The blaze that tore through the Chilean port city of Valparaíso revealed the dark side of one of the most important tourist destinations in this South American country, which hides in its hills high levels of poverty and inequality.
Chile appears to have learned a few lessons from the 2010 earthquake and tsunami, and it successfully drew on them the night of Apr. 1, when another quake struck, this time in the extreme north of the country.
He describes himself as someone who was drawn to Marxism as a result of his commiseration with the plight of indigenous people in his country, and he is considered one of the most influential Latin American thinkers of the 21st century.
For the past four years, the foreign policy of Chile, South America’s “miracle”, has focused more on economic than political issues.
The idea sounds like harebrained science-fiction, but the accelerated retreat of glaciers due to global warming and the effects of mining is leading scientists to seek to restore or recreate these valuable reservoirs of fresh water.
Juan González and Luis Monsalve come from different backgrounds, but have much in common. González, a 40-year-old Peruvian migrant who has lived for the past eight years in Santiago, and Monsalve, a 63-year-old Chilean, agree that border conflicts never benefit ordinary people.
For 14-year-old Isadora Riquelme and thousands of other Chilean teenagers, the chance of getting the university education they want depends on the reforms that Michelle Bachelet has promised to undertake when she takes office as president again in March.
A hydroelectric project under construction near the Chilean capital poses a threat to the supply of drinking water to more than six million people living in the Santiago Metropolitan Region.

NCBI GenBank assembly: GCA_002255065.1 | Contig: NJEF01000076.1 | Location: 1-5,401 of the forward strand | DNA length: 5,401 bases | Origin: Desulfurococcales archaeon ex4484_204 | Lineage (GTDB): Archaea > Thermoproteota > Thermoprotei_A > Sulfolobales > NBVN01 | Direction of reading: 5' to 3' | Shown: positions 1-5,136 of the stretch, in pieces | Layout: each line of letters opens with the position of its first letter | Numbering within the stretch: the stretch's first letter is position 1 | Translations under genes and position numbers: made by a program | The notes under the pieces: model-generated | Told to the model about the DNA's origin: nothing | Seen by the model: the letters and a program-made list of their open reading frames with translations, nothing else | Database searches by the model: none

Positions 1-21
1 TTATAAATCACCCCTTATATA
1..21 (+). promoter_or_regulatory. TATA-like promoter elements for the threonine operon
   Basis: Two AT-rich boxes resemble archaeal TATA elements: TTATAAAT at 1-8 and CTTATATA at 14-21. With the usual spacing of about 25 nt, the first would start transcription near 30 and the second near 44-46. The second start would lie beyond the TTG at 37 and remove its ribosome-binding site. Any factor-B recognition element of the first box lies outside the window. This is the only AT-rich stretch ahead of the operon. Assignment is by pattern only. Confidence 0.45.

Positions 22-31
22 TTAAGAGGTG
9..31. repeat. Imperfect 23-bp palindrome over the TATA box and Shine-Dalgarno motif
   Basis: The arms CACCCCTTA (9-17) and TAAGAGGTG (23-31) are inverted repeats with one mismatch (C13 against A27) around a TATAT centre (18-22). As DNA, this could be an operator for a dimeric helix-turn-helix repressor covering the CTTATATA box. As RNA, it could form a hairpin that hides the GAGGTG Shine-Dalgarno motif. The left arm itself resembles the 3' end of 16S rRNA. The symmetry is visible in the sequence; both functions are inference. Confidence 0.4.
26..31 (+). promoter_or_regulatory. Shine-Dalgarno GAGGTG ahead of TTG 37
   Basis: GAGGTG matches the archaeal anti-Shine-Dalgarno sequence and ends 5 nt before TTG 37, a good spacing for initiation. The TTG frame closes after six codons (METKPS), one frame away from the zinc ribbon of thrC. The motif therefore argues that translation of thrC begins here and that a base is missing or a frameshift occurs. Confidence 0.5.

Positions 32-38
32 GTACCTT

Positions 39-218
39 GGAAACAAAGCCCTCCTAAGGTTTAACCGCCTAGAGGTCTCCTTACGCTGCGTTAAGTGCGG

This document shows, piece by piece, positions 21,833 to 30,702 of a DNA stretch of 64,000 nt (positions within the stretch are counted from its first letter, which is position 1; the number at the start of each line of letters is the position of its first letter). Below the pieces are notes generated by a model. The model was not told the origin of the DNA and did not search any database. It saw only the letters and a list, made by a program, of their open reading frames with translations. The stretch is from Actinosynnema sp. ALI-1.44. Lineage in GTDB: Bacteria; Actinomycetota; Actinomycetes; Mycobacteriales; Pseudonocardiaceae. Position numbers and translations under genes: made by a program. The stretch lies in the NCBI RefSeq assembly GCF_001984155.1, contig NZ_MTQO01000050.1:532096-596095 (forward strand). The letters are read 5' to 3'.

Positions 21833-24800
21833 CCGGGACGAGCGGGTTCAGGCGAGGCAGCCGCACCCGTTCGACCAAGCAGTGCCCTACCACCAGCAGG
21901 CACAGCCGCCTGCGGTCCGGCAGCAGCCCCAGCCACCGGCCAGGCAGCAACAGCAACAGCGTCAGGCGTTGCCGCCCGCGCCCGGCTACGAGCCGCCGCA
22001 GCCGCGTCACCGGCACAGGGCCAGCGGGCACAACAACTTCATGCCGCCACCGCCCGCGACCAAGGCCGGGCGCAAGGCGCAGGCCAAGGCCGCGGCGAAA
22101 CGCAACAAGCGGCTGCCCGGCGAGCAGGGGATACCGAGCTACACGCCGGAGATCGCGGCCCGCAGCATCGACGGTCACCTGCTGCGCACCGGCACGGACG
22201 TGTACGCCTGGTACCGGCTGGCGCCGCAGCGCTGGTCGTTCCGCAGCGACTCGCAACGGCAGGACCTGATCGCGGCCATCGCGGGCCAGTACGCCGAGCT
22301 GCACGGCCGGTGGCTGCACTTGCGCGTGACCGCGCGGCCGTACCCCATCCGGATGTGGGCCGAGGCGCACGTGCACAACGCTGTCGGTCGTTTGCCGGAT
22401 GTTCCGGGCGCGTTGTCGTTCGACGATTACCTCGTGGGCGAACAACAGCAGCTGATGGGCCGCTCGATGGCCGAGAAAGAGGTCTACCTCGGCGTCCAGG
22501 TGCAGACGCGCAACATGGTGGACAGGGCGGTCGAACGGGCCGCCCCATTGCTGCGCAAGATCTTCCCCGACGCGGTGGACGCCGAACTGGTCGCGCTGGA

An organisation that brings together some 10,000 peasant and indigenous women from Chile is launching an agroecology institute for women campesinos, or small farmers, in South America.
The promised structural reforms to modify the political system inherited from Chile’s 1973-1990 dictatorship and reduce the severe social inequalities in the country propelled Michelle Bachelet to a resounding triumph in the Sunday Dec. 15 runoff election.
Hugo Hurtado, 47, is a chef. Anyone would say that in his country, Chile, the Latin American “tiger”, his profession would be synonymous with success and even fame. But unfortunately that’s not true.
Voters fed up with the extremely unequal distribution of wealth and power in Chile are expected once again to elect a centre-left government Sunday.
Ongoing efforts to determine the causes of the deaths of high-profile Chileans - singer-songwriter Víctor Jara, former presidents Eduardo Frei Montalva and Salvador Allende, and Nobel Literate Prize-winner Pablo Neruda – indirectly bring visibility to thousands of other victims of Chile’s 1973-1990 dictatorship.
The mining industry in the north of Chile, the world’s leading producer of copper, is trying to partially satisfy its insatiable appetite for energy with a renewable, ever-available source: the sun.
The dictatorship headed by General Augusto Pinochet (1973-1990) from start to end systematically dismantled every vestige of “the Chilean path to socialism” that the government of Salvador Allende (1970-1973) had attempted to follow. But it also established political structures that Chilean democracy has not yet managed to eradicate. See the process in the timeline below: